Masai Mara is one of Africa’s most famous game reserves, best known for the massive annual migration of millions of wildebeest, zebra and gazelle. Every year around July they start crossing the open grasslands heading from Tanzania’s Serengeti National Park to the greener Masai Mara.
This vast reserve is home to an exceptional Big Cat population, giraffes, elephants, zebras, hippos, buffaloes, and all sorts antelopes and of course, the wildebeest.
Like I was saying in the preparation article, we opted for a 6 days safari in Kenya, visiting three major game reserves:
- Masai Mara
So here is our day by day itinerary of our first safari (we’ve been on second safari in Tanzania):
Day 1: Nairobi to Masai Mara
Bearing in mind that Masai Mara is about 300 kms west from Nairobi, our safari begun with a six hours ride in a 4×4, which was an adventure itself. The last two hours of the trip are on an almost un-drivable road. It was so bad, that the cars had formed a parallel road through the vegetation, and for some parts, even a second side road. Coming from a country with a very poor infrastructure, I couldn’t stop thinking that all the money the millions of tourists are pumping into the economy every year could be better spent.
We finally arrived at Rhino Tourist Tented Camp, the place where we were going to spend the next two nights. The Camp is conveniently situated 10 min from the entrance to the park.
We just left our luggage, get our cameras and binoculars ready, and with the roof top up, off we went to our first game drive. As soon as we crossed the gate, we were welcomed by herds of wildebeest, antelopes and zebras. Then, a herd of elephants and some ostriches. No cats yet, but probably it wasn’t the right time of the day for them to come out.
Day 2: Masai Mara
We spent the entire second day inside the park. We managed to see 4 out the Big 5 – the lion, the rhino, the buffalo, the elephant. The leopard was still playing hide-n-seek. We also spotted the black rhino, a very rare and elusive animal, who decided to come out of the bush and wonder into the open.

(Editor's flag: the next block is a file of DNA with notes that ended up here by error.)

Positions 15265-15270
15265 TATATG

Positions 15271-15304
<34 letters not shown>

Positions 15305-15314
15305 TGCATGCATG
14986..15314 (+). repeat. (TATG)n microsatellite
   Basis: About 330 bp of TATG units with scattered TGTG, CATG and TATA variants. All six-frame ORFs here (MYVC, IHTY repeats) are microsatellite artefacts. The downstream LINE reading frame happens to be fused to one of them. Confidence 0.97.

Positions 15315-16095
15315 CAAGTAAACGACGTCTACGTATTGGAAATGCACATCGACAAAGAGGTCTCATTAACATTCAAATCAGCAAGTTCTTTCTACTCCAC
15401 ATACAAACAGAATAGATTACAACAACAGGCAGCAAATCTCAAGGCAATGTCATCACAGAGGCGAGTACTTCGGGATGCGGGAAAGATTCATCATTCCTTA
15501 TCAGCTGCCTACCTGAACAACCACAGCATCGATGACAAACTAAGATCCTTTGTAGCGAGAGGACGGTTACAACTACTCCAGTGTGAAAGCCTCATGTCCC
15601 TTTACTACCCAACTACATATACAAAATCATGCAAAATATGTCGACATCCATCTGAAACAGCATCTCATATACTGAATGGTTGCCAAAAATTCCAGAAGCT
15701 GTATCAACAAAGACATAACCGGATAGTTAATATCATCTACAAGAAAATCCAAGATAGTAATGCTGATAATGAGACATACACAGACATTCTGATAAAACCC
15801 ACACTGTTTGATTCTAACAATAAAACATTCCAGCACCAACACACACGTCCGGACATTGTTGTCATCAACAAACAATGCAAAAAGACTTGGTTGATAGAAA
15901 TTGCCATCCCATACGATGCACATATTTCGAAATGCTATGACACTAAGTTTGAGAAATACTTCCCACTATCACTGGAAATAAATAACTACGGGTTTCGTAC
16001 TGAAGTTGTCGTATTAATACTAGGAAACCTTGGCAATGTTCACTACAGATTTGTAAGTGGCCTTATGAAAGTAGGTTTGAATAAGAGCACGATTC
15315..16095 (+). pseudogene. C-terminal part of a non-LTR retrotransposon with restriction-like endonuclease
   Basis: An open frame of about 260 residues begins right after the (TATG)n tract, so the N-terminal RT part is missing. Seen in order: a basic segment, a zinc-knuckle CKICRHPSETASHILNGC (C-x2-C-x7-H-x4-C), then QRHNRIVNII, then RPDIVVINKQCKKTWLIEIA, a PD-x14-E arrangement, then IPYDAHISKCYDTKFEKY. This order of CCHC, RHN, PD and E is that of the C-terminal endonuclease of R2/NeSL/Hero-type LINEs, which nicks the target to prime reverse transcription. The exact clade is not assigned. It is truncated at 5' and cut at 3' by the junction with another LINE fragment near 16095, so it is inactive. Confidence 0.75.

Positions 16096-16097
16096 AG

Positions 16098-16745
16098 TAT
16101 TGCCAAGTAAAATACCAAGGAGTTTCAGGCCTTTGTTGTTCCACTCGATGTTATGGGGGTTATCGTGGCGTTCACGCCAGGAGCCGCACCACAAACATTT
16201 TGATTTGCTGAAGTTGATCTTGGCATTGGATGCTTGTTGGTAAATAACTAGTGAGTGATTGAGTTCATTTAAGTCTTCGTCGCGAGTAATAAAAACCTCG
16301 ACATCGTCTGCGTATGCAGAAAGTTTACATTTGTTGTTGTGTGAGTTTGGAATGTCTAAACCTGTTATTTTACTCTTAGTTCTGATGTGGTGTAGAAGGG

The most exciting part of the day was watching a cheetah attempt to hunt. There were more than 10 cars lined up on the road that was separating a cheetah and her cub from a small group of antelopes. The cats slowly found the courage (they are very used to seeing cars everyday) to break the line of cars and found themselves on the same side with the antelopes, so now they had direct eye contact with the prey. Unfortunately, just as the cheetahs were getting closer, two cars just arrived and in their rush to find a spot with a view, they managed to alert the gazelles, which instinctively looked in the direction of the sound, spotting the cheetah. Obviously, the cats abandoned the hunt.
It is very sad to see that human presence is interfering with the life in the savannah. Normally, the guides are careful and respectful towards the animals, turning the engines off, and trying to keep the distance, but you always find a clever and/or new one who wants to force a tip from the tourists. Our guide told us that the predators in Masai Mara have changed their hunting habits according to the time when the tour cars are not in the park.
A vehicle with the Discovery logo was also present, but they weren’t filming, just observing. When they film in a certain area of the reserve, the rangers close that area to the tourists.
We had our picnic at the shade of a tree, very close to the remains of a baby wildebeest.
Later in the afternoon we reached the banks of Mara River, the famous site where the herds cross the crocodile infested river towards the plains of Serengeti. Unfortunately we were a few weeks too early, so we were happy to see the hippos crawling in mud and some crocodiles waiting for the meal to come by.
Safari Day 3: Masai Mara to Nakuru